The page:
Darren Rizzi – May 6, 2017 Download PDF version

Saturday, May 6, 2017

Associate Head Coach/Special Teams Coordinator Darren Rizzi

(The thinking to this point of not bringing in another kicker … Are you leaving open the possibility that you might? Do you think it’s unlikely? Is it a show of confidence in K Andrew Franks?) – “We obviously evaluated a bunch of guys in the offseason. Certainly it’s obvious that we didn’t draft one. The specialist position is a really unique one because you’re always kind of competing against the rest of the field, regardless if we have two kickers or if there are two kickers somewhere else or whatever. We felt very comfortable. I thought Andrew (Franks) started off the year very strong last year. I thought he might have hit a little bit of a lull in the middle of the year, but he really finished strong. We really were happy with the way he finished the season. He obviously made two field goals in the playoff game in really, really tough conditions. Heck, their kicker missed a PAT in that game. Obviously (Franks) made the 55-yarder against Buffalo and the game winner. So we’re really, really happy with the way he finished the year and really are just looking (for him) to pick up from where he left off. That position, as we all know, is a miss or make proposition. Your success is going to be evaluated on a daily basis and we know the kickers that are out there throughout the league, the teams that have two guys in, the guys that are on the street. We spent the whole offseason evaluating not only the free agent guys – the street free agents – but also the entire draft class. It was a unique year because three kickers got drafted – three guys we evaluated, as well. We’ll see how it goes, but my confidence in Andrew right now at this point is high based on how he finished last year.”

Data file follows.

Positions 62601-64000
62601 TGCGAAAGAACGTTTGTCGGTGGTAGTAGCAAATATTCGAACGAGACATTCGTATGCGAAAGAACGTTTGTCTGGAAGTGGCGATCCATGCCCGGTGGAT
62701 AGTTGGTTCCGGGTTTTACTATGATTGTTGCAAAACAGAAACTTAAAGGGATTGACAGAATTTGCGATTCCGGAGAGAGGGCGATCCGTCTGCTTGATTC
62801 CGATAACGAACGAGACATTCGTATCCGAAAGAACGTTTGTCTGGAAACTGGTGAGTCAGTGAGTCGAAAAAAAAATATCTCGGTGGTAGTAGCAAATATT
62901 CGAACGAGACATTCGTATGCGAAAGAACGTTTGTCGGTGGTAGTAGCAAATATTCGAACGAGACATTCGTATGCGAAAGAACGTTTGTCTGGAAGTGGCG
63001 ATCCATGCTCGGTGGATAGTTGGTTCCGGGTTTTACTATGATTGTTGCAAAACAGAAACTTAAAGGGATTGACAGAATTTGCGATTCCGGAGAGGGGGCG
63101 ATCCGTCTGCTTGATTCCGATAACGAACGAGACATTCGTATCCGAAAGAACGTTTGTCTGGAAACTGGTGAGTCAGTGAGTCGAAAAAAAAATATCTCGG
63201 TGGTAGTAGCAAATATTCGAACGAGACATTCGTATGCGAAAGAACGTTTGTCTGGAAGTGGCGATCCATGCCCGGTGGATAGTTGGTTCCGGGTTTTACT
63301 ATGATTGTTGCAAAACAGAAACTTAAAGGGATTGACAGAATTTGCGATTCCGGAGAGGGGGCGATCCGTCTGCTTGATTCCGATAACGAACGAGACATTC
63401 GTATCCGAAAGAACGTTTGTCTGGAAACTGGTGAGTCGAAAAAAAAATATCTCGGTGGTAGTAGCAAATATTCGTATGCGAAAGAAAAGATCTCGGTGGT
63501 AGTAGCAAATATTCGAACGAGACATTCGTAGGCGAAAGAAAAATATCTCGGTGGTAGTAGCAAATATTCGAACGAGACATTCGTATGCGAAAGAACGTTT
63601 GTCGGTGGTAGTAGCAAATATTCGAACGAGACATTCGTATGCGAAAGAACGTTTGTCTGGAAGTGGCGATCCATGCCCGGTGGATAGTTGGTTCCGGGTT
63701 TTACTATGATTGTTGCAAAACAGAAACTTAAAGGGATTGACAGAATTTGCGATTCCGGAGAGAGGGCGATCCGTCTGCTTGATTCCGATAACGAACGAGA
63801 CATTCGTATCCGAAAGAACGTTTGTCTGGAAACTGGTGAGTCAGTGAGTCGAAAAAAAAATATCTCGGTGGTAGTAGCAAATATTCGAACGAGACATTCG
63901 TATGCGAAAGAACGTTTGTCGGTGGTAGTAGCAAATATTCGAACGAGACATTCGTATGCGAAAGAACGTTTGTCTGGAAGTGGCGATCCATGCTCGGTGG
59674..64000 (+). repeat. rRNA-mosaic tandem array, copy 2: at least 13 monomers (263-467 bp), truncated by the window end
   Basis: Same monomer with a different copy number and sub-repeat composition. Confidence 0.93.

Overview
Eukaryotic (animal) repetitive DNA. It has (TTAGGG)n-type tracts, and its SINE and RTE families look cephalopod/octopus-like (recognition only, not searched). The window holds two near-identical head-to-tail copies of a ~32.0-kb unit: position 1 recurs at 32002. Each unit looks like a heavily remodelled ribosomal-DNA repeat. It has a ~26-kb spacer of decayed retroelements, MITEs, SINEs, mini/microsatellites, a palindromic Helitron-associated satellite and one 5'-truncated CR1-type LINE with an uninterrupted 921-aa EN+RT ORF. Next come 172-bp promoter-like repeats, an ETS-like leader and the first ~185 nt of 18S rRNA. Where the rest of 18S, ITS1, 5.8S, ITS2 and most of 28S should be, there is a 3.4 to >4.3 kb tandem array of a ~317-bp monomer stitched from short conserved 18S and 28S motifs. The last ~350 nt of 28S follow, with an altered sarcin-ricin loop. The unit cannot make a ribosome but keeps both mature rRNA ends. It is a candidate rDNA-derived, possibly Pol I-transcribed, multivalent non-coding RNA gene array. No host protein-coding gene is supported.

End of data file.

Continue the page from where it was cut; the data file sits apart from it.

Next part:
(Among the draftees, who do you have your eye on for special teams and how does that work as far as you figuring out what units that they can play?) – “I’ve got my eye on everybody, for sure, in the entire rookie class, regardless of where they were drafted. I think that’s one great thing about (Head) Coach (Adam) Gase is he sat in front of the rookies the other day and made it perfectly clear that regardless of where you were drafted or where you’re from – all that stuff, how you got here at this point – doesn’t matter. We’re going to evaluate everybody and see what the best role is for them on the team. The way we evaluate guys, it’s interesting because you look at their college film and there are some guys that haven’t played special teams in a couple of years. There are some guys that haven’t played special teams at all. There are some guys that played right on through. So you have to kind of take each guy on an individual basis and see what their skillset is. With that said, I kind of really like where we are. A special teams coach is always going to be happy with a defensive-heavy draft because usually that’s a pretty good sign for the special teams. But right now, from our first pick on down, I think there are going to be guys that can add value to the special teams in the coverage units (and) in the rush units. I really like the skillset of some of the guys. (Cordrea) Tankersley has played some special teams before. Obviously I have a great relationship with Greg Schiano, the defensive coordinator at Ohio State. I worked for Greg for six years. He speaks the world of (Raekwon) McMillan, just his skillset and what his value can be. We had some conversations about him as well. We’ve been friends for a long time. But there are a bunch of guys in that group – not only the drafted guys, but the undrafted guys – that I really feel at this point can … I’m really excited to get out there. I think there are going to be, looking throughout our roster right now, you look at the 90-man roster and I really like where we are in terms of position battles setting up for training camp and kind of where we are with the ‘bottom of the roster.’ I think there’s going to be some really, really good battles because I was really pleased with a lot of the rookies last year and how they finished the season, and now you look at some of the guys we brought in. I’m very excited. As a special teams coach, I’m really, really excited to get out there and start working with these guys.”